One of the many barriers blocking women from leadership positions is the unfair stereotype that we are "overly emotional." Like a lot of women in the workplace, I was aware of this bias, so I made a conscious effort to not give anyone the chance to label me as "crazy" or "difficult."

When I worked on TV shows like Late Night with David Letterman, The Simpsons and Newhart, I was usually the only female writer in the room. My job was to pitch jokes, come up with storylines and blend in. I thought if my male colleagues didn't notice that I was a (whisper) woman, they'd let me stick around. So I told dirty jokes, ate way too much junk food and, for three decades, tamped down my emotions at the office. I shrugged off disappointment. I laughed off harassment. When a male boss explained to me why it made sense for him to take credit for work I'd done, the smile on my face did not give away the screaming in my head. At one job, my male colleagues routinely went out for lunch together and ditched me. They'd come back with story and casting ideas, so excluding me from lunch meant I had less input. At first, I seethed quietly in my office. Then I realized I could use the time to hit the gym and sweat out my frustration.

By being tough and unemotional, I was not acting "like a man." Just the opposite. My male colleagues emoted like crazy. After a tough notes session with the network, a male writer walked into the room, screamed an obscenity and threw his script across the table. It struck me that anger is an emotion too. But nobody thought he was "hysterical." When a man storms out of the room, he's passionate. When a woman storms out, she's unstable and unprofessional.

There were times I failed to keep my emotions in check. Frustration was the hardest to contain for me. I cry because I care and I don't know how to stop caring. Once on set, I took issue with an added piece of dialogue that referred to a pregnant woman as "fat." My male boss who had pitched the line chewed me out in front of an entire crew. "I'm the showrunner," he screamed. "I get to do what I want."

My cheeks burned, and as soon as I could, I ran to the Women's room. Fortunately, I had the place to myself and could really let the tears flow.

We talk a lot about the pay gap, which needs to be fixed, but so does the emotion gap. Women are not allowed to be as authentic as men at work. And for people of color, it's even harder. Michelle Obama has spoken out about being labeled an "angry black woman" and thinking, "That is so not me," before realizing, "This isn't about me."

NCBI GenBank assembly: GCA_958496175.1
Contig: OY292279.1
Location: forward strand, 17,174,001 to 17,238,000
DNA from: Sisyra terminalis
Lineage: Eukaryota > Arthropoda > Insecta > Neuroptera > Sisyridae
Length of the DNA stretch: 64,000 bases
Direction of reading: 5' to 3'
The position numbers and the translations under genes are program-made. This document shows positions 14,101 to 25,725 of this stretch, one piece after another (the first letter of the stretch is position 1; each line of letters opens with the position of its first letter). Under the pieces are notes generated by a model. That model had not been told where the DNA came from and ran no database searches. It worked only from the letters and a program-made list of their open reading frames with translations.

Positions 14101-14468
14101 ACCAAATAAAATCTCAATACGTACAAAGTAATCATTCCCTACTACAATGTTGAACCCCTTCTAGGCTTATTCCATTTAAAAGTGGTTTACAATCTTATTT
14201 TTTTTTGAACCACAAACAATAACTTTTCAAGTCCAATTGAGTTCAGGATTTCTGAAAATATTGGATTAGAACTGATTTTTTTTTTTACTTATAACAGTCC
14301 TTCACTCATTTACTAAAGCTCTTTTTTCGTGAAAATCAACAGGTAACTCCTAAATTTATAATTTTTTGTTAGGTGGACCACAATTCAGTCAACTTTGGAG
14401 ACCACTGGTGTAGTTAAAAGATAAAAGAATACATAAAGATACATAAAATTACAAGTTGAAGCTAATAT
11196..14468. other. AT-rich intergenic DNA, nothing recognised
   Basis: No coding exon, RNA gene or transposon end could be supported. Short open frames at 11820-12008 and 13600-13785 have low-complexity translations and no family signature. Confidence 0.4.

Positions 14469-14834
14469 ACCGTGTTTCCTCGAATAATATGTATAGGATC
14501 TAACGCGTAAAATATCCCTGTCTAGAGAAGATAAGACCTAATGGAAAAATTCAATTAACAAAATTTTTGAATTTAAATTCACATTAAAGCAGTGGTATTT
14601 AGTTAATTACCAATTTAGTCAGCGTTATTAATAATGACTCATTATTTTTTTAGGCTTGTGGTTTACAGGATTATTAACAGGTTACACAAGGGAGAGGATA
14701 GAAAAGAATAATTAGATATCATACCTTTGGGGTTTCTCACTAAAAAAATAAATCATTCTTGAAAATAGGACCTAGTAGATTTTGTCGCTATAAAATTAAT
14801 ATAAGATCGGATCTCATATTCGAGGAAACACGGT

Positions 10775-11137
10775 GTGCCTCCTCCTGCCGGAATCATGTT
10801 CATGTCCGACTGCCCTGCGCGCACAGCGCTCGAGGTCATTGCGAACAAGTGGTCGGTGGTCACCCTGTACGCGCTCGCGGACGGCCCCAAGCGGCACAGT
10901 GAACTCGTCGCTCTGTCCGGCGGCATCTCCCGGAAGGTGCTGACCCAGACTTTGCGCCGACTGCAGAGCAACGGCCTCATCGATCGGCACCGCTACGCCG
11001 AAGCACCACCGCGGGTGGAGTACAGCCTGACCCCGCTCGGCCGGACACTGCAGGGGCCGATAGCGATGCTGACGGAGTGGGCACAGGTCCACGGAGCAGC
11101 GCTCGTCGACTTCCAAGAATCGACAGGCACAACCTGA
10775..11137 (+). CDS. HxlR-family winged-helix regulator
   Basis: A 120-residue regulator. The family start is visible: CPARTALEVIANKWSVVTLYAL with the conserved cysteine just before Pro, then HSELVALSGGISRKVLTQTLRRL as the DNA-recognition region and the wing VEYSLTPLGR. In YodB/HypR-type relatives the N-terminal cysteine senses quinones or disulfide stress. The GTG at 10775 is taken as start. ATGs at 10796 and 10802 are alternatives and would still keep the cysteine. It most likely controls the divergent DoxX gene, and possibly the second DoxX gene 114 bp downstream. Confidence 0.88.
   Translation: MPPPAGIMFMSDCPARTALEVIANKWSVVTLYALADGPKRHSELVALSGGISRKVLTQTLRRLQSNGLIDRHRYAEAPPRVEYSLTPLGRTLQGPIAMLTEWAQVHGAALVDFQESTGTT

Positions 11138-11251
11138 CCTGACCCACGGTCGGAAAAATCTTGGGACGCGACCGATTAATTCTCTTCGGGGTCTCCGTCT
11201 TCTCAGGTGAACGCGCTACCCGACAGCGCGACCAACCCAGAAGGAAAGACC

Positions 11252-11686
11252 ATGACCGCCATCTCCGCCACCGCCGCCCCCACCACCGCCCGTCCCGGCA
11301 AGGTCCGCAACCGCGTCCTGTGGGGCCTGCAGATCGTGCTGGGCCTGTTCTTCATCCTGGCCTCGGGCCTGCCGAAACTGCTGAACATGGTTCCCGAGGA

So we try to soften our image by adding smiley face emojis and exclamation marks to emails in an attempt to get someone to do their job. We learn how to put a professional demand in the form of a question so we won't sound too bossy.

One way to begin changing the culture is to alter this behavior when dealing with other women. Can we all make a pact to stop saying "I'm sorry" to each other for things that aren't our fault? We often don't even notice that we're doing it, so pointing it out nicely to a colleague is helpful. (And keep in mind that the proper response to being called out for saying "I'm sorry" is not saying "I'm sorry.")

We can also counteract the incorrect stereotype of the "tough man" by pointing out when men are overly emotional. Comedian Julia Claire recently wrote a tweet that I loved: "Men think women are overreacting to a culture of sexual assault and harassment and it's like, you guys remember how you reacted to the female Ghostbusters, right?"

I hope the days of bottled-up emotions for women end soon and we can all funnel the energy it takes to check our feelings into doing our actual jobs. I also long for the day when I can show the full range of emotions at work—from telling sweet stories about my kids to walking into a room after a bad notes call and screaming in frustration.

But I would never throw a script. That would be unstable and unprofessional.

Just the Funny Parts Nell Scovell is the author of Just the Funny Parts: ...And a Few Hard Truths About Sneaking into the Hollywood Boys' Club (Dey Street Books).


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